Sports marketing expert Dr Simon Chadwick, a management lecturer at Birkbeck, University of London, says the club was very aware of having a “boring Arsenal tag” and that the Emirates deal allowed it to refresh its brand.
That process began four years ago with the redesign of its logo.
Ford says growth areas to target include conferencing and banqueting, and selling merchandise wholesale. The launch of Arsenal TV (MW August 9) is another area of focus and one that will be profitable from the start, thanks to a deal with broadcaster Setanta.
“One way of growing is by winning more stuff,” adds Crow. Winning the Champions League, for example, could make the club up to £20m and attract a new generation of fans.
Developing the Arsenal brand abroad will also be important to any expansion strategy. Crow adds: “One of the challenges they face is growing the brand internationally. When you look at Manchester United, Liverpool and, to a certain extent Chelsea, they have huge fan bases overseas from doing tours in the 1960s, 1970s and 1980s.”
Wenger has generally resisted lucrative overseas tours, leaving the club’s global reputation limited compared with some of its Premiership rivals. Instead, Arsenal has developed a strategy of developing the brand overseas through grassroots football and soccer schools. Ford says Arsenal will also be announcing a new Web and publishing deal in China later this month.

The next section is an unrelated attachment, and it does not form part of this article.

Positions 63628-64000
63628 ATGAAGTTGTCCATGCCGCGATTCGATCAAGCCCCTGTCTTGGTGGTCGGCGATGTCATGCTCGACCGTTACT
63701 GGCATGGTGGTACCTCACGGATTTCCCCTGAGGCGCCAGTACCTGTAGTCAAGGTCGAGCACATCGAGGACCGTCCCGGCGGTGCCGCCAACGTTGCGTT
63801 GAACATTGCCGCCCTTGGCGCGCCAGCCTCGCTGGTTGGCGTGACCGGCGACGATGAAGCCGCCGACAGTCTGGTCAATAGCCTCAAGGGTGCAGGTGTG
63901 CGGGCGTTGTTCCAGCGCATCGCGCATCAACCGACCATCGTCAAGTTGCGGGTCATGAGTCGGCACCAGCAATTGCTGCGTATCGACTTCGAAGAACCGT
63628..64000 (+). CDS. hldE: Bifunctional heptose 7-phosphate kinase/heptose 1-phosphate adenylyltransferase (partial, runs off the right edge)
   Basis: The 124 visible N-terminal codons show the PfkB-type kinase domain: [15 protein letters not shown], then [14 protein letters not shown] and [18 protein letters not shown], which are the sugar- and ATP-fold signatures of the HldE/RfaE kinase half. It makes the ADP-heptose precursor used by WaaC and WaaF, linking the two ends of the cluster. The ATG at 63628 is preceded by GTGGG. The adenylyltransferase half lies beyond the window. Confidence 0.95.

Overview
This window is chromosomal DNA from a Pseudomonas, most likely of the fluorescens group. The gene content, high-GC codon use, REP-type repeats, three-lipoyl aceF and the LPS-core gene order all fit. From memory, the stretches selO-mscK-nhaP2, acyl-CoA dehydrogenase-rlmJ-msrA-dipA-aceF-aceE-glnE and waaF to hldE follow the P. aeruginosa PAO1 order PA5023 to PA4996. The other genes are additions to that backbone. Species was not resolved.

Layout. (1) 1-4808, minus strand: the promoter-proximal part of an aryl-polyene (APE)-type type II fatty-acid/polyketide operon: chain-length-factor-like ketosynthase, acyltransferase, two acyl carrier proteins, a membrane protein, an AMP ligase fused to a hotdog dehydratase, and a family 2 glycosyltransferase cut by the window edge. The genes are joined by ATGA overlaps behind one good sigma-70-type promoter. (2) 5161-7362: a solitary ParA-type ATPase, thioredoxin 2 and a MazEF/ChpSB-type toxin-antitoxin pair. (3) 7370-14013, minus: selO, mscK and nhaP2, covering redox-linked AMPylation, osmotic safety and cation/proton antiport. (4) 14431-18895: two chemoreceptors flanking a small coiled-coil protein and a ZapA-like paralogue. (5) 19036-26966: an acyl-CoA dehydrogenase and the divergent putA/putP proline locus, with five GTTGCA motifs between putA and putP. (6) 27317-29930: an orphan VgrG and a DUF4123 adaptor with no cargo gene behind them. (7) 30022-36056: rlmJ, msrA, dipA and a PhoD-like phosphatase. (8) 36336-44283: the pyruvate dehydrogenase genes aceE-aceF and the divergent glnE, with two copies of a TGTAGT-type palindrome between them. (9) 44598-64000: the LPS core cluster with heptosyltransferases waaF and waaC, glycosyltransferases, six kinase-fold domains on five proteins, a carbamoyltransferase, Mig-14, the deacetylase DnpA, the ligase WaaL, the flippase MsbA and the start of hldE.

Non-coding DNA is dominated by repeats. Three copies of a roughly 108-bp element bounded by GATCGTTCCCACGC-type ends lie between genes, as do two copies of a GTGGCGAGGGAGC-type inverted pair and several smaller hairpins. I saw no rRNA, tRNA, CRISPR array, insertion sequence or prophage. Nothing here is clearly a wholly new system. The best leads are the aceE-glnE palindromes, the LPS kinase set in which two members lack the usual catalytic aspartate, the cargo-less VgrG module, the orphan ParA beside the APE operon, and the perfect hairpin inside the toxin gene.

Carling believes it is dangerous to underestimate Arsenal’s approach. “They speak softly and carry a big stick,” he says, “whereas with Manchester United and Chelsea, there’s a lot of talk about the development of remote fan bases.”
Chadwick thinks the club needs to win the Champions League to build overseas support and to make it a truly international brand. He adds that if its aspirations are truly global, it needs more players with global profiles. Research has shown that Chinese fans like watching Chinese players – a trait shared by many Asian nations.
Real Madrid, which has a number of South American players, has built up its fan base in Latin America and become very popular there. Experts also note that Arsenal, unlike Chelsea, has a strong heritage that it can use to build its brand.
The Emirates deal has gone a long way to winning Arsenal a place at world football’s top table, but there is still work to be done. Chadwick says: “It’s a traditional club in a modern setting, and increasingly it is at a crossroads.”
Arsenal Football Club
- Arsenal has reported that income for 2006/07 was up 46% to £200.8m, taking it closer to Real Madrid’s turnover of £202m for 2005/06
- Figures from sports marketing analysts Sport+Markt show the popularity of Arsenal among 15- to 69-year-olds in Britain grew from 8% in June 2004 to 14% in June 2006, second only to Manchester United
- Last week, Russian billionaire Alisher Usmanov increased his stake in the club to 23% at a cost of £6m. He has said he wants to own at least 25% of Arsenal
- Arsene Wenger has extended his contract to 2011 making him the longest-serving manager in Arsenal’s history.